Omnicom-Owned Brodeur Porter Novelli Buys Mass. Consulting Firm Founded by McGlinchey | Adweek Omnicom-Owned Brodeur Porter Novelli Buys Mass. Consulting Firm Founded by McGlinchey | Adweek
Advertisement

Omnicom-Owned Brodeur Porter Novelli Buys Mass. Consulting Firm Founded by McGlinchey

Advertisement

Brodeur Porter Novelli will announce within the next two weeks a series of acquisitions and affiliations designed to "make us a dominant technology public relations company" on every continent, said agency chairman John Brodeur.
The high-tech public relations shop owned by Omnicom Group--the New York-based holding company that also owns DDB Needham and BBDO--said last week it had bought Meridian Technology Marketing, a small marketing communications consulting firm.
Meridian in Cambridge, Mass., was formed four years ago by Richard McGlinchey, who said he and a staff of 20 will relocate to Brodeur Porter Novelli's offices in Boston. He will report to Brodeur, whom he has known professionally for years and who "orchestrated meetings" with Omnicom executives last spring.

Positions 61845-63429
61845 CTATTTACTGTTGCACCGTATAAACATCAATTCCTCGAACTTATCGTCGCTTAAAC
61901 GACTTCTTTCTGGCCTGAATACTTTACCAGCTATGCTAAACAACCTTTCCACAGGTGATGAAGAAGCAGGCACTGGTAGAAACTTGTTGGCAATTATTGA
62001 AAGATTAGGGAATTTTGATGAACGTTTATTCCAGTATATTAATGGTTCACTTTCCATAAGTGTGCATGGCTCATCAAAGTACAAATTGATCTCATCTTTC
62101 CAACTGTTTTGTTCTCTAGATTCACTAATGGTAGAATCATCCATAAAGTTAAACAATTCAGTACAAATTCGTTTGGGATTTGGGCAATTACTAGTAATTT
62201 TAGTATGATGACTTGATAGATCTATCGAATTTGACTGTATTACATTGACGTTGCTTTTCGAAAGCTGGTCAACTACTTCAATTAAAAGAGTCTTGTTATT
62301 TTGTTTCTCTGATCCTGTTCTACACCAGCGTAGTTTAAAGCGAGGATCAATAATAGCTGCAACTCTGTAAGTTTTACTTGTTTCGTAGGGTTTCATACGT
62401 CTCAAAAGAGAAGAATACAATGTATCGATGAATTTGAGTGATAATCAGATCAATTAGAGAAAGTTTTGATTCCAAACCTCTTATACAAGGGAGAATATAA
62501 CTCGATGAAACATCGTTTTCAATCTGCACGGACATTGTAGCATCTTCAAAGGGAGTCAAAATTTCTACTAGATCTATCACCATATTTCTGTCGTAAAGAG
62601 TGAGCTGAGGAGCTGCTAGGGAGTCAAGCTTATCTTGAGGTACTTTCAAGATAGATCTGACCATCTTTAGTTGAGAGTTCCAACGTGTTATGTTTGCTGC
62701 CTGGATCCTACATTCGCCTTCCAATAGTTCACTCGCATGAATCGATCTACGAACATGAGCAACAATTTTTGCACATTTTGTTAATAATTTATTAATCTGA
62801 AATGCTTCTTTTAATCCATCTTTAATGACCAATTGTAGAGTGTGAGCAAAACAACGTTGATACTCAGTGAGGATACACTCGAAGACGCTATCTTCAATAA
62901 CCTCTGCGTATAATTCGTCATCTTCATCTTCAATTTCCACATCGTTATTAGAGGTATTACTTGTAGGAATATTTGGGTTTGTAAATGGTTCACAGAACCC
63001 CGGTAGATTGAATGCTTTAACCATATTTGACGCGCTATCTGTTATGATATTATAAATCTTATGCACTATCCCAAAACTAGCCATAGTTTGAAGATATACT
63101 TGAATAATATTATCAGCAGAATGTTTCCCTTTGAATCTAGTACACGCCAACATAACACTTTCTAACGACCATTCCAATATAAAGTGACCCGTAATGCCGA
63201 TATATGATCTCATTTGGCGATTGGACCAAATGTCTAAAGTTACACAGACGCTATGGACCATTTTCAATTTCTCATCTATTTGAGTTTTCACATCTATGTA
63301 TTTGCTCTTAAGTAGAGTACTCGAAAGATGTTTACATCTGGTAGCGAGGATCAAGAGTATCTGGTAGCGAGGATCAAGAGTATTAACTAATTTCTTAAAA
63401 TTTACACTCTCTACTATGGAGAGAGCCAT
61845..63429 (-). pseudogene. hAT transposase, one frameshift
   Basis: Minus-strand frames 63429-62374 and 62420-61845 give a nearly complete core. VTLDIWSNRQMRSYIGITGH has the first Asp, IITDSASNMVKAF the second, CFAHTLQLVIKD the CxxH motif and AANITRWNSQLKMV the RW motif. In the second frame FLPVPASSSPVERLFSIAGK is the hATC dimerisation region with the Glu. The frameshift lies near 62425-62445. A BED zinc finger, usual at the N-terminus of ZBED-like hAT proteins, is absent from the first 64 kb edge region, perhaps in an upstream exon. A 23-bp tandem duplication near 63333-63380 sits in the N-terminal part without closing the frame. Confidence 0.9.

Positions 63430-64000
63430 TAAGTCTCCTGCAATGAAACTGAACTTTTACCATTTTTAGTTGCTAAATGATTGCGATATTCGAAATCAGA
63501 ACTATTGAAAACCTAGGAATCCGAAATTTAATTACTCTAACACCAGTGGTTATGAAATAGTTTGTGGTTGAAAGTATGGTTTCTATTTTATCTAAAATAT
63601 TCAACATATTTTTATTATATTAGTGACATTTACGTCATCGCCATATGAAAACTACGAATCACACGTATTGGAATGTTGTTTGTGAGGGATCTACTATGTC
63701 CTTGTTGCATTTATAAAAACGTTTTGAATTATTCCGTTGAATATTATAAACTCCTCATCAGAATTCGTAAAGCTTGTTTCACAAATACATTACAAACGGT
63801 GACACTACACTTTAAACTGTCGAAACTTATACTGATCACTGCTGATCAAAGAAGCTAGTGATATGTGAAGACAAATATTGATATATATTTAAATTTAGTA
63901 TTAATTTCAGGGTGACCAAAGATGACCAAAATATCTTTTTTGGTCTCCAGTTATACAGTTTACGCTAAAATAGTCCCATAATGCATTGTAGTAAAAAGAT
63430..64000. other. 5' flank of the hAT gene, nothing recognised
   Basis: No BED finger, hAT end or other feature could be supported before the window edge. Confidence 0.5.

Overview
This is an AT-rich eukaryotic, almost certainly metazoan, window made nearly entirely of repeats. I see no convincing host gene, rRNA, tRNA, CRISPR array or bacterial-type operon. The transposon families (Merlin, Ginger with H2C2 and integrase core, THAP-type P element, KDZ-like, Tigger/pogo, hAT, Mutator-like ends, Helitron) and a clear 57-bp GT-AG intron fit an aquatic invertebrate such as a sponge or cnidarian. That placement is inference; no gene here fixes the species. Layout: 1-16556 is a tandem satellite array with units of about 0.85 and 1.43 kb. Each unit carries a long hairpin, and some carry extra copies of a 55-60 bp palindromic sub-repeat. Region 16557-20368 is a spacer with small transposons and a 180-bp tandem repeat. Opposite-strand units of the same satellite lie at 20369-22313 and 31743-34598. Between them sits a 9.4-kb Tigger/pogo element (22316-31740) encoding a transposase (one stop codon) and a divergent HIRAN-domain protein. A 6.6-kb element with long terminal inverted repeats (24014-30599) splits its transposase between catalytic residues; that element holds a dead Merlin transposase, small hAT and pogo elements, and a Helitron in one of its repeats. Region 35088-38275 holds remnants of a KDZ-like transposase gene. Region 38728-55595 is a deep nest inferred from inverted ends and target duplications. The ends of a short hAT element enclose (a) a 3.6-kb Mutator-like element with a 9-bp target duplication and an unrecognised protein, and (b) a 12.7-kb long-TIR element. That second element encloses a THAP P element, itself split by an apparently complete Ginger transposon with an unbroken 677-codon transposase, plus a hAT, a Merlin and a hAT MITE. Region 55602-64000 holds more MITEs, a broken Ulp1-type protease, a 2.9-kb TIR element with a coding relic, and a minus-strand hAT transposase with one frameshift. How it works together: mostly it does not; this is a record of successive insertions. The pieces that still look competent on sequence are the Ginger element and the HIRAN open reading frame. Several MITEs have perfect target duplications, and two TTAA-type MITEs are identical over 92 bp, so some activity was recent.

Brodeur Porter Novelli and Meridian share at least two large clients: Platinum Software in Chicago and Eastman Software, a spinoff of Wang Laboratories now owned by Kodak. "What Brodeur brings is a wonderful high-technology public relations practice, and what McGlinchey brings to Brodeur is expertise in marketing," Brodeur said.
McGlinchey, riding high the day the sale of his company was announced, mused that the deal was probably Omnicom's smallest acquisition ever. He refused to disclose terms of the sale but said he is under contract to Brodeur Porter Novelli for the next four years.
"They liked our business model and our margins," McGlinchey said. It is expected that McGlinchey will replicate his consulting practice first on the West Coast and then in Europe.
McGlinchey, who once ran an eponymous high-tech public relations firm with Lois Paul in Lexington, Mass., left that venture to start his own consulting firm, eying an opportunity to serve as the de facto marketing department in engineering-driven high-tech startups. It was a model that interested Arnold Communications, which bought McGlinchey's consulting practice. Two years ago, saying the two agencies were not compatible, McGlinchey bought back Arnold's stake.